Sunday, February 17, 2008

To be young and gay, often means to be dead

"The real issue is not the kid coming out, but the kid sitting next to him."

You haven't seen this story on the evening news, and none of the presidential candidates has mentioned it. But earlier this week, a 15-year old boy was shot in the back of the head by a classmate. Students were just sitting down in their seats when the 14-year old assailant suddenly pulled out a gun and shot Lawrence. He shot Lawrence because he was gay and it freaked him out.

From the LA Times:
Police have not determined a motive in the slaying but said it appeared to stem from a personal dispute between King and the suspect.

[S]everal students at the south Oxnard campus said King and his alleged assailant had a falling out stemming from King's sexual orientation.

The teenager sometimes wore feminine clothing and makeup, and proclaimed he was gay, students said.

"He would come to school in high-heeled boots, makeup, jewelry and painted nails -- the whole thing," said Michael Sweeney, 13, an eighth-grader. "That was freaking the guys out."
As regular readers know, I used to teach middle school. So I know, it doesn't take much to freak out the guys. I also know that when something like this happens it is imperative that the adults make a clear sign that this is wrong -- very wrong -- and it will not be tolerated.

Yet the LGBT community is still waiting to hear one of our "adults" (i.e., elected officials and those who would hope to be elected) stand up and make a statement about this tragedy. As blogger Sara Whitman has noted:
The message of hate is getting through to our kids, loud and clear. It’s okay to kill someone who freaks you out because they don’t fit a gender role to your liking.
And think about these words spoken by Lorri Jean, CEO of the L.A Gay Center, at a memorial for Lawrence King:
No one is born hating gay and transgender people or believing that we should be denied equal rights. Such hatred and bigotry must be learned. It is learned in families that don’t accept their own children if they’re different than the norm. It is learned in right wing churches where ministers preach abomination or in schools where teachers and administrators don’t protect LGBT kids from bullying and harassment. It is learned from political leaders who support blatant discrimination again us or whose leadership fails them when it’s time to speak out and take action on behalf of our equality and our humanity.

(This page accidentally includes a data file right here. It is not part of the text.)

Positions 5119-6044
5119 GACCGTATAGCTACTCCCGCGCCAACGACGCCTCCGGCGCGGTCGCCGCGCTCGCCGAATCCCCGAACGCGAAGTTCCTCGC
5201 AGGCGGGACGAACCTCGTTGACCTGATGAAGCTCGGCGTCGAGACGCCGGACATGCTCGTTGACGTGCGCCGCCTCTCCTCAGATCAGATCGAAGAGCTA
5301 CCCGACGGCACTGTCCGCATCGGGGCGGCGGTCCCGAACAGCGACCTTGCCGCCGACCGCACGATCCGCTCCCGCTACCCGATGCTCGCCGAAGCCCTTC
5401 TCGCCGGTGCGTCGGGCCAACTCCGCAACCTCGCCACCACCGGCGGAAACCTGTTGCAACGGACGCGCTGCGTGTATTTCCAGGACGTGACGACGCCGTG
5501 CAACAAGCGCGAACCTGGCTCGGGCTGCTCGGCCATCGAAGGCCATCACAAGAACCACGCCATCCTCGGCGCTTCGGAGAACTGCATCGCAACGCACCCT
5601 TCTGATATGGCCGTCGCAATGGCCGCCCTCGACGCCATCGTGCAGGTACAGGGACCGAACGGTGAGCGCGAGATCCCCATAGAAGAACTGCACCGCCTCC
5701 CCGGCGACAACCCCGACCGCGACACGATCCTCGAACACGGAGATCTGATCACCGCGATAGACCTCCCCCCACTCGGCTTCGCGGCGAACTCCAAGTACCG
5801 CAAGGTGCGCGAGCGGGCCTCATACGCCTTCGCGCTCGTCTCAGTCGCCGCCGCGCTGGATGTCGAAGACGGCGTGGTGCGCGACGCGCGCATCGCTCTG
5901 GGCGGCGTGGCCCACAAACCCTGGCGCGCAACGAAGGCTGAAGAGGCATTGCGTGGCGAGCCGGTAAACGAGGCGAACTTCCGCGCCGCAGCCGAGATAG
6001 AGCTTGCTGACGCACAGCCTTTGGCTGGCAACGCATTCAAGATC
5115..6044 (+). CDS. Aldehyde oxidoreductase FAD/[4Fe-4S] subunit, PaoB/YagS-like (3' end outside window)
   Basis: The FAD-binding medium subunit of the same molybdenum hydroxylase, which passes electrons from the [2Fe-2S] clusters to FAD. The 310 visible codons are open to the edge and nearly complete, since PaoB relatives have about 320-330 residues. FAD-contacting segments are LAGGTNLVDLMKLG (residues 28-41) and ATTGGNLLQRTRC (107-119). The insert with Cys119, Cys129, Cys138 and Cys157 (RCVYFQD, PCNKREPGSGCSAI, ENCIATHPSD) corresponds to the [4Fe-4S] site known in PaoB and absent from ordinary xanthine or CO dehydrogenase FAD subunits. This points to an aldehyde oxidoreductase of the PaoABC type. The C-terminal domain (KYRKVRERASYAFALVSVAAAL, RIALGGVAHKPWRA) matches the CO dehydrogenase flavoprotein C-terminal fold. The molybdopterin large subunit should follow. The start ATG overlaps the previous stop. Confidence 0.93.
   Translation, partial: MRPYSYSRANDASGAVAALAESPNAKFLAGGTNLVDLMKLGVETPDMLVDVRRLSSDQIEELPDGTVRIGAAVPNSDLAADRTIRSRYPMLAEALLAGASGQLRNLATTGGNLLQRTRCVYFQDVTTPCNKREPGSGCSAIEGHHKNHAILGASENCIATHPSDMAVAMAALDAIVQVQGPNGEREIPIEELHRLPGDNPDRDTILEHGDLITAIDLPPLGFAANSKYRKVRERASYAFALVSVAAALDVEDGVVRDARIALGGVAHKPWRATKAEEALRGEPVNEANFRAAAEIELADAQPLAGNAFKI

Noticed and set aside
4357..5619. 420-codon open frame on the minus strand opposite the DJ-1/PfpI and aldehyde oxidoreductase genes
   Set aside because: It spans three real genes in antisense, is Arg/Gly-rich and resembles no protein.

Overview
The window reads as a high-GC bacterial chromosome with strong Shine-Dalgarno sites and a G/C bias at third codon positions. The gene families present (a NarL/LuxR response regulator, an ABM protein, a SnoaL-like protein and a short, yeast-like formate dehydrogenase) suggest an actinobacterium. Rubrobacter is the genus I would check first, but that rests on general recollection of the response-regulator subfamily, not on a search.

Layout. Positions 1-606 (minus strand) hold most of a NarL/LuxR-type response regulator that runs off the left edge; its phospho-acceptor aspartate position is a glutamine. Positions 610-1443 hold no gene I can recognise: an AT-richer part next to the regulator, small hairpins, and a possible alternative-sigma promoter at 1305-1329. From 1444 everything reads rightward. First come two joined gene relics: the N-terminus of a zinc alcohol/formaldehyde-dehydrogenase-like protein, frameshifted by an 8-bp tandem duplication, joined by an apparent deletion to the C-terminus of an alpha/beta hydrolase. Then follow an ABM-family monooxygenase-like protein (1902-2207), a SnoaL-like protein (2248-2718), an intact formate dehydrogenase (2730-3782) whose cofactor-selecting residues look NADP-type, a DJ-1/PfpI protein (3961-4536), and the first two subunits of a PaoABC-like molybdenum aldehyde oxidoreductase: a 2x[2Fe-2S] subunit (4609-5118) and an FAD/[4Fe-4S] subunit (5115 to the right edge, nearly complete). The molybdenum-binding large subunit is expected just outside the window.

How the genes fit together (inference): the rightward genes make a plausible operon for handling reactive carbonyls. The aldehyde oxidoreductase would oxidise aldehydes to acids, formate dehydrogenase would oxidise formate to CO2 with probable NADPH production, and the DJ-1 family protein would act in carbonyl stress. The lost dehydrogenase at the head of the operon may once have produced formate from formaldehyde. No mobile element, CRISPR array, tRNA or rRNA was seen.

Superdelegates? Really? Michelle Obama's clothes? Clinton's campaign manager? Is that what's important? Of course not. So when will either Clinton or Obama show some real leadership, refocus on the priorities, and make a clear statement denouncing this act? 

3 comments:

Cootamundra W said...

I have decided that I am not a tolerant person. I cannot tolerate people being so freaked out by people who are different in any way..
I am greatly saddened by Lawrence's death. I am also saddened by the lack of MSM attention to this tragedy.

BAC said...

I've been out of the closet for more than 30 years, and during that time I've heard many stories similar to this one -- and I'm still affected by them. It's something I don't think I'll ever get used to, and I don't really want to.

You are correct in saying that it's up to the adults to change our culture. And it would certainly be helpful if MSM would report this kind of violence.


BAC

Sue J said...

I just wanted to add that as a former teacher, I hope everyone understands how many different things teachers today must be aware of and involved in. I wanted to teach in middle school because I remember what an awful time it was for me, and I hoped I could really make a difference to some students. (I was a shy, tall tomboy who wore her brothers' hand-me downs. I didn't exactly fit in with the early 70's permed hair and makeup crowd.)

Every adult I know said to me "Good god! Why would you want to teach in middle school! It's common knowledge that these are uniquely difficult years for children -- yet there is no special training, no special consideration given for the needs of children at this time.

I guess my point is that we need to be aware as a society what we are asking our schools to do. Some teachers are better equipped to handle students like Lawrence than others. I had zero tolerance for bullying of any type in my classroom and treated it all as serious offenses -- sometimes only to have it thrown out by the principal or v.p. But then the bully would go to the next class, and who knows if that teacher was even aware of the taunts or comments. They may have been too busy getting their class ready for the next round of standardized testing .....